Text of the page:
Bona, Taboga, and the Panama Canal.

Mar 27, 2019 - National Geographic Quest


Our day began with a cool breeze as we approached our anchorage location in the gulf of Panama to visit Bona Island. This is the most important site for nesting pelicans, boobies, and frigatebirds. The Zodiacs were dropped, we boarded, then headed landward to have a closer look at the adults and their young. Few encounters move one’s senses the way a large colony of wildlife does.

Later on our way toward the canal’s entrance, we paused to survey the charming Toboga Island, where we disembarked for a cultural and historical experience. There we visited the town church, one of the oldest throughout the Pacific Americas. Color is everything here, a fact that makes itself clear when one pulls out from the bay, seeing the large sweep of bright houses in the verdant Panamanian backdrop.

Following several hours of touring and exploration, we re-boarded for lunch and a light afternoon dance on the sundeck. Having reached the canal, we approach then pass through the massive Miraflores and Pedro Miguel locks. Later we went through Gaillard Cut, which is the narrowest location in the canal to dropped anchor in the Gatun Lake.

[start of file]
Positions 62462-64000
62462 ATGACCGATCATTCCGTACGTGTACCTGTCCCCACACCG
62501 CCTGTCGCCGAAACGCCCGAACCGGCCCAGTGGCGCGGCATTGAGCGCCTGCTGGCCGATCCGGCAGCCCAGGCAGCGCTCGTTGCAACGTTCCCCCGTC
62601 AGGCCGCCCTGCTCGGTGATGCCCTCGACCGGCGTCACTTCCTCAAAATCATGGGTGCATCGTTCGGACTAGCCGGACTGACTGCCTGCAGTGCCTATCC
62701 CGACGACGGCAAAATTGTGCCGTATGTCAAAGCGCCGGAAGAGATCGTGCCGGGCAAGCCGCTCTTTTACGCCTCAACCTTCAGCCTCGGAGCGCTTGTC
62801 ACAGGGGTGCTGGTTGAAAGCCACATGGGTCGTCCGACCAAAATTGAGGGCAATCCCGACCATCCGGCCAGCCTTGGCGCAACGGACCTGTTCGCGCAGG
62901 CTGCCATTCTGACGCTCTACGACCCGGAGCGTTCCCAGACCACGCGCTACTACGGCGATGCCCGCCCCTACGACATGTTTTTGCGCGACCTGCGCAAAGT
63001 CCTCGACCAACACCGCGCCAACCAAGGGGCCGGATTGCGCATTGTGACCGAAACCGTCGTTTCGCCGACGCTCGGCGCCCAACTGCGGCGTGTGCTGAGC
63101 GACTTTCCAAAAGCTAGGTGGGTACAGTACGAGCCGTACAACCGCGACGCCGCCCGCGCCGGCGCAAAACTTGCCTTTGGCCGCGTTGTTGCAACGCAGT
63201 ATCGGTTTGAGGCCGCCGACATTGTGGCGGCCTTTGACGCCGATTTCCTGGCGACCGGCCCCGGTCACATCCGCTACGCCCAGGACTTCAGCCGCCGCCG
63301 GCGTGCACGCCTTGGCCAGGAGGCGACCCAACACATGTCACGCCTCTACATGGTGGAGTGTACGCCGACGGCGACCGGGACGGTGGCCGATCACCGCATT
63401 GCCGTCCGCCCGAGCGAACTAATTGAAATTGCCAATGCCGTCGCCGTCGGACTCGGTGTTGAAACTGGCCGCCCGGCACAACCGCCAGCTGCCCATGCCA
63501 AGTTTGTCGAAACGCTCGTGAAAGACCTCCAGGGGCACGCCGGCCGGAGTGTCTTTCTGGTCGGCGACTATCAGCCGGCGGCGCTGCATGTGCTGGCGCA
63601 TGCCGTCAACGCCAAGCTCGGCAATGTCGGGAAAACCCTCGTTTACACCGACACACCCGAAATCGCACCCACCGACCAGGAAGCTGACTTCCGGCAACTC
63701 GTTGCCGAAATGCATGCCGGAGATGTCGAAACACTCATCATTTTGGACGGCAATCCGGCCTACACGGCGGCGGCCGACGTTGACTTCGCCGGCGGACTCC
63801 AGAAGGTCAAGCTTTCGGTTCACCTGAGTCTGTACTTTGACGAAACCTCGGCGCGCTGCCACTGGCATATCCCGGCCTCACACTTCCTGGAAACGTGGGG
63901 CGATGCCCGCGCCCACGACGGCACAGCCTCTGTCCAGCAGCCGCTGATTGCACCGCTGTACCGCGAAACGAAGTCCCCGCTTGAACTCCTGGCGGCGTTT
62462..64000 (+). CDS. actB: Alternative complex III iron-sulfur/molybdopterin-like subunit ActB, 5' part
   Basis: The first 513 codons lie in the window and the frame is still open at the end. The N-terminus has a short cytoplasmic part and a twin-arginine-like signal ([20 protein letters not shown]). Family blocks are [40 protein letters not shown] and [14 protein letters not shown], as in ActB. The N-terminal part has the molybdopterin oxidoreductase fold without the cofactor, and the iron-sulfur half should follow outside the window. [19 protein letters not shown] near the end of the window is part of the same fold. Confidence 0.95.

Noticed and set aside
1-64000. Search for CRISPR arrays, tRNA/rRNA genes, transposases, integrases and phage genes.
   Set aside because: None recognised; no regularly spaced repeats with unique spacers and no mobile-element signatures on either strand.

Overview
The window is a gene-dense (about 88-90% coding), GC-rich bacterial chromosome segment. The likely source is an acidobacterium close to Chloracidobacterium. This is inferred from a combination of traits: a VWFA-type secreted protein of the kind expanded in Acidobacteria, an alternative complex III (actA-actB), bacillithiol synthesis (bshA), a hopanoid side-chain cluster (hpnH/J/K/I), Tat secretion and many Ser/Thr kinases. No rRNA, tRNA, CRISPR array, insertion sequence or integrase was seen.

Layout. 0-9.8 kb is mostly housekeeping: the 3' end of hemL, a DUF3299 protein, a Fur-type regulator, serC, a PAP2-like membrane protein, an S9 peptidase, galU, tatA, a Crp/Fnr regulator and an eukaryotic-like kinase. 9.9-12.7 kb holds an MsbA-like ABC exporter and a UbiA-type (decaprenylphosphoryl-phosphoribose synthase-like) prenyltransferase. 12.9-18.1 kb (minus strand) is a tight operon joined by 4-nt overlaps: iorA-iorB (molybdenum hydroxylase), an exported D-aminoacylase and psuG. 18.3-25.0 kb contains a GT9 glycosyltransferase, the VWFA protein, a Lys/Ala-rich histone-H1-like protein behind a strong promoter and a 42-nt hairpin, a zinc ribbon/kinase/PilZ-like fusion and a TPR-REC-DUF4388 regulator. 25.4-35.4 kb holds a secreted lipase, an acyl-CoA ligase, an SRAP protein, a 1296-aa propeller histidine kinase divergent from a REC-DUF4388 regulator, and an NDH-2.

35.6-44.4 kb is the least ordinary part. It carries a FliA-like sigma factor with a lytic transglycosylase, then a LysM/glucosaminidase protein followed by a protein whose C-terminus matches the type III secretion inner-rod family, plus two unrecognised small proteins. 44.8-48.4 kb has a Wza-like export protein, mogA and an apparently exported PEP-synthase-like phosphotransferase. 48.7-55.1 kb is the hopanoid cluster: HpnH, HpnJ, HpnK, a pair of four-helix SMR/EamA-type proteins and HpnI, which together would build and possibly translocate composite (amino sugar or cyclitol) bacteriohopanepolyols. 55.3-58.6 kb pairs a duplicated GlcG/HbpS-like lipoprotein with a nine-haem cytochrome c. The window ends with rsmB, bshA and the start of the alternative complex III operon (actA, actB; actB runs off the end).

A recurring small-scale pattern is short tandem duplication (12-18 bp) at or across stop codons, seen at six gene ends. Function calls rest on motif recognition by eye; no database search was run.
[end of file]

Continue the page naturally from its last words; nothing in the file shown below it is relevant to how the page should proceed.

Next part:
It has been a wonderful day exploring the Panama Canal, and one we shall not easily forget!

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About the Author

Deibys Fonseca

Naturalist

Deibys Fonseca was born and raised in the mountains of western Panama. From a very young age, his interest in nature led him to become a volunteer guide for La Amistad International Park in the administrative headquarters of Chiriqui. His knowledge in geography and flora and fauna led him to participate in multiple wildlife research projects in his community, among which highlight a population census of bats, birds and plants developed by ANCON.

About the Photographer

Carlos Calvo Obando

Naturalist/Certified Photo Instructor

Carlos is a freelance wildlife photographer and photography instructor from Costa Rica. Passionate about travel and education, he also works as a certified naturalist guide on the beaches, jungles, and mountains of that beautiful tropical paradise. With 20 years of experience leading groups and making images and portraits of Costa Rican creatures and landscapes, he loves to share his knowledge and tricks with enthusiasm, simplicity, and a good sense of humor.

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